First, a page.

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An improbable but spectacular fantasy

An unfinished and marathon-length Russian opera is brought to vivid life by the Welsh National Opera, enthuses DAVID NICHOLSON

The Herculean sprawl of Modest Mussorgsky’s unfinished opera, Khovanshchina, is the first offering of Welsh National Opera’s Russian season, supposedly celebrating the centenary of the Russian Revolution.

Mussorgsky died before he finished his epic work about 17th-century Russia, but the version the WNO have adapted was orchestrated by Soviet composer Dmitri Shostakovich in 1958.

Sung in Russian, this is a revival of director David Pountney’s 2007 production.

Company conductor Tomas Hanus and the orchestra are impeccable, with Hanus conjuring an amazingly bucolic feel from Mussorgsky’s beautiful and surprisingly gentle overture.

It is a lovely contrast to the power and fury that follows in the opera itself.

With clashes between religious groups and warring factions striving for power, the scale of this production is lavish.

The staging is industrial grey, with a wrecking ball hanging symbolically over the stage.

Such is the spectacle and sound that the majestic chorus brings to its performance that it seems as though there is a cast of thousands on stage.

Without ever seeing them, the forces of Tsar Peter the Great’s supposedly modernising forces are gathering to sweep away the reactionary power of the Khovanskys and their private army, the Streltsy.

Adrian Thompson sings the part of the scribe — because of widespread illiteracy, this was a person who wrote down and read to people.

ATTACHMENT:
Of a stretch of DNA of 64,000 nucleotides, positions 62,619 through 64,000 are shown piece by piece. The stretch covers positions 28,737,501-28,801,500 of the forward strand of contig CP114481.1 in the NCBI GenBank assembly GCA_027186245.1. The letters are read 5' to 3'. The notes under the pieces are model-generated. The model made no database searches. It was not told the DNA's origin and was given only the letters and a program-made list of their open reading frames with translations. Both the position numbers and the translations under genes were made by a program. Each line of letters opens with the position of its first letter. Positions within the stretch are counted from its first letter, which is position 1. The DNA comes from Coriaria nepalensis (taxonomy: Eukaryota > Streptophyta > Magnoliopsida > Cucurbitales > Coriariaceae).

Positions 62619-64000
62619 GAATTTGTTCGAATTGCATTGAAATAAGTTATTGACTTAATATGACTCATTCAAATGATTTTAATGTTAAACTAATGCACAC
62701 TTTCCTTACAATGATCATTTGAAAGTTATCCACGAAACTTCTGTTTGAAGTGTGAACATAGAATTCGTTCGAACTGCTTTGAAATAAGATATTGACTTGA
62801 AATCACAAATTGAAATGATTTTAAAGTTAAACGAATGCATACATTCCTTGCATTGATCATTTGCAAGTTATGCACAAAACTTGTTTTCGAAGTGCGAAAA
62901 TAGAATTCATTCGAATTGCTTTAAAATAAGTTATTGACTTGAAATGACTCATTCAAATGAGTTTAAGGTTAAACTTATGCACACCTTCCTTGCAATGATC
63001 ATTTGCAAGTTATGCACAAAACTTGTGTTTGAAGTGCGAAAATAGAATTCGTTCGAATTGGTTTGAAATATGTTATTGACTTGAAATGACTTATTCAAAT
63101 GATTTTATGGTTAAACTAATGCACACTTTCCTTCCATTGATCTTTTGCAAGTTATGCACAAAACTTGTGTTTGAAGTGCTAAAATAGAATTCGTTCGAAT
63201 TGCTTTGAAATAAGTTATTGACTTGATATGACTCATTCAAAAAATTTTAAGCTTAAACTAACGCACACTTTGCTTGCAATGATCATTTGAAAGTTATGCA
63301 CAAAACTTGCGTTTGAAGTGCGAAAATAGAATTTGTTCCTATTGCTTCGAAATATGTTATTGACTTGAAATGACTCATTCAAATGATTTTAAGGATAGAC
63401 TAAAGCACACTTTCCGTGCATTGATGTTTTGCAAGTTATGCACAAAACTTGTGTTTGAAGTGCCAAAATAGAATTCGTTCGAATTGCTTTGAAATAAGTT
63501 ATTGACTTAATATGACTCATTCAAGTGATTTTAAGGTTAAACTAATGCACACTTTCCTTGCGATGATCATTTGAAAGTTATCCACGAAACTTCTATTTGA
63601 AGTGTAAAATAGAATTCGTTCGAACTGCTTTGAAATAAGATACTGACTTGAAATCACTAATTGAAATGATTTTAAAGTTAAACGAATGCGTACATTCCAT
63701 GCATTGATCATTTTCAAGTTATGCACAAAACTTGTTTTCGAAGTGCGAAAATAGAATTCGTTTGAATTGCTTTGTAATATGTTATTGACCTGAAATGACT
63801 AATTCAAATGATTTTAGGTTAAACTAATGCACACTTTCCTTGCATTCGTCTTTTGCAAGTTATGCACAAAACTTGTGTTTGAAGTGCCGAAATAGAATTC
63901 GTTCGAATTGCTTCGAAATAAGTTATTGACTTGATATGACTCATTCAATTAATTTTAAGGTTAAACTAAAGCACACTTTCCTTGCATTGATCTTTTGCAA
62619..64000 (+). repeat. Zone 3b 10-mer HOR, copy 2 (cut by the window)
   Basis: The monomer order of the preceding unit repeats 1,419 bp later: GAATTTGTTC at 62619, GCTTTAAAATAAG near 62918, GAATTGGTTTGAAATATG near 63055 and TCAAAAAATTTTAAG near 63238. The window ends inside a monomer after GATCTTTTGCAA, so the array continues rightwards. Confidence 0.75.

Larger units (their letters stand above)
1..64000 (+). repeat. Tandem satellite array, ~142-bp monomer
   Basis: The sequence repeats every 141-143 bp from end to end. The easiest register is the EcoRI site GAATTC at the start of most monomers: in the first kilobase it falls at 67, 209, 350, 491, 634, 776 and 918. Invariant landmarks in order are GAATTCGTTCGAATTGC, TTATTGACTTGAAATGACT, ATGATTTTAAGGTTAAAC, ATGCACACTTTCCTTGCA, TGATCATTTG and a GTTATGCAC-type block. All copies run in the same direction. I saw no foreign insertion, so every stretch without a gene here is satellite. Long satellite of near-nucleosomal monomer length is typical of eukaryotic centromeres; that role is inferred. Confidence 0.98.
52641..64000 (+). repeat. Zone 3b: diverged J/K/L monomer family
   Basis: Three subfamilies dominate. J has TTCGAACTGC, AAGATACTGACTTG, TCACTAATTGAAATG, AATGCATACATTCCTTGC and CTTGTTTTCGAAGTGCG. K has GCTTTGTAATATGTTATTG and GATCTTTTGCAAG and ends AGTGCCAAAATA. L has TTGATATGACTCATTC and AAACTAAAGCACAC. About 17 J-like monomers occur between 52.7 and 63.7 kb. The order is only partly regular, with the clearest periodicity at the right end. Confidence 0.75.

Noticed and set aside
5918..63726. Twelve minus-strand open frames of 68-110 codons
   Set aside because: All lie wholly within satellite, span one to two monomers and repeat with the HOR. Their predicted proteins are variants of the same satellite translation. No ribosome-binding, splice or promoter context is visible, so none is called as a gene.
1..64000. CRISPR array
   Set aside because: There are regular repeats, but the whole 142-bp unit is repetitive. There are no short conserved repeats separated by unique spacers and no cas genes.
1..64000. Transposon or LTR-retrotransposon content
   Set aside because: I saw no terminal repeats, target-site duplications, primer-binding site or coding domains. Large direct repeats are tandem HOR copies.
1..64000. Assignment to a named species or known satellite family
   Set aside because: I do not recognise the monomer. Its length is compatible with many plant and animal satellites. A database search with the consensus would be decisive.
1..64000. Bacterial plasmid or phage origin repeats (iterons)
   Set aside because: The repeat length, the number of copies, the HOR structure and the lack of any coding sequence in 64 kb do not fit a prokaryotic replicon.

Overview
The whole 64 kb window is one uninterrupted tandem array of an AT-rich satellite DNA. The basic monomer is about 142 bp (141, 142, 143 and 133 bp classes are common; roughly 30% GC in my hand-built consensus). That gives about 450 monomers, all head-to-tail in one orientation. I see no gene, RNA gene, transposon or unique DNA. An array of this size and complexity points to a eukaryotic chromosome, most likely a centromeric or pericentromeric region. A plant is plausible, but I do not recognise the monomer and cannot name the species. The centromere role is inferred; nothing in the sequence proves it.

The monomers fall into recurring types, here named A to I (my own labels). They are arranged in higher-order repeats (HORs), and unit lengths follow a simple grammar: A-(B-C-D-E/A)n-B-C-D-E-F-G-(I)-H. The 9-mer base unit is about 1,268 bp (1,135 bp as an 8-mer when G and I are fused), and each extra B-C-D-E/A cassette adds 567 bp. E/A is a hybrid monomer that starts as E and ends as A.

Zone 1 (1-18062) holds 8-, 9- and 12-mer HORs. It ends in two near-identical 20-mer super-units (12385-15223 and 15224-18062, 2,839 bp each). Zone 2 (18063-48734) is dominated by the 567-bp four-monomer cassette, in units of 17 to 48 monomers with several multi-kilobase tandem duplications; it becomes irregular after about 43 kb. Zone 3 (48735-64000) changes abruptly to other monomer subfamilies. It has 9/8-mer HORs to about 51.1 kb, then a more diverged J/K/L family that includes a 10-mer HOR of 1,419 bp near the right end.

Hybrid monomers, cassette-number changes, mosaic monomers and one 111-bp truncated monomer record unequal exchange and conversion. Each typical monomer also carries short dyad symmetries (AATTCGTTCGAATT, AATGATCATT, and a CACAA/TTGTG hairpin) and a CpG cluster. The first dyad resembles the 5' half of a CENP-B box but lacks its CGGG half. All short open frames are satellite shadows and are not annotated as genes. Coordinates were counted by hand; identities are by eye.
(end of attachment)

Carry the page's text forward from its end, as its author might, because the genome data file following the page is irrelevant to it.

Thompson almost steals the honours from Sara Fulgoni’s Marfa and the traditionalist priest Dosifei, masterfully sung by Miklos Sebestyen.

During a bloodthirsty act four the dissolute Prince Ivan Khovansky, brought vividly to life by baritone Robert Hayward, is bathing and demands that his Persian slave dances for him.

Choreographer Beate Vollack herself dances Ivan’s protracted sado-erotic fantasy, and balances gymnastically as she dances on the rim of the bath itself.

The improbable, but spectacular, fantasy is ended when the villainous reactionary is assassinated.

Pountney and company manage to bring Mussorgsky’s tale of a convoluted episode in Russian history to vivid life, but at three hours 30 minutes this is a marathon.

But what this makes this so enjoyable, as so often at the WNO, is the majestic chorus who take the honours with a sound that could almost sweep across to the Russian steppes.

Wales Millennium Centre then touring until October 31. See for details.


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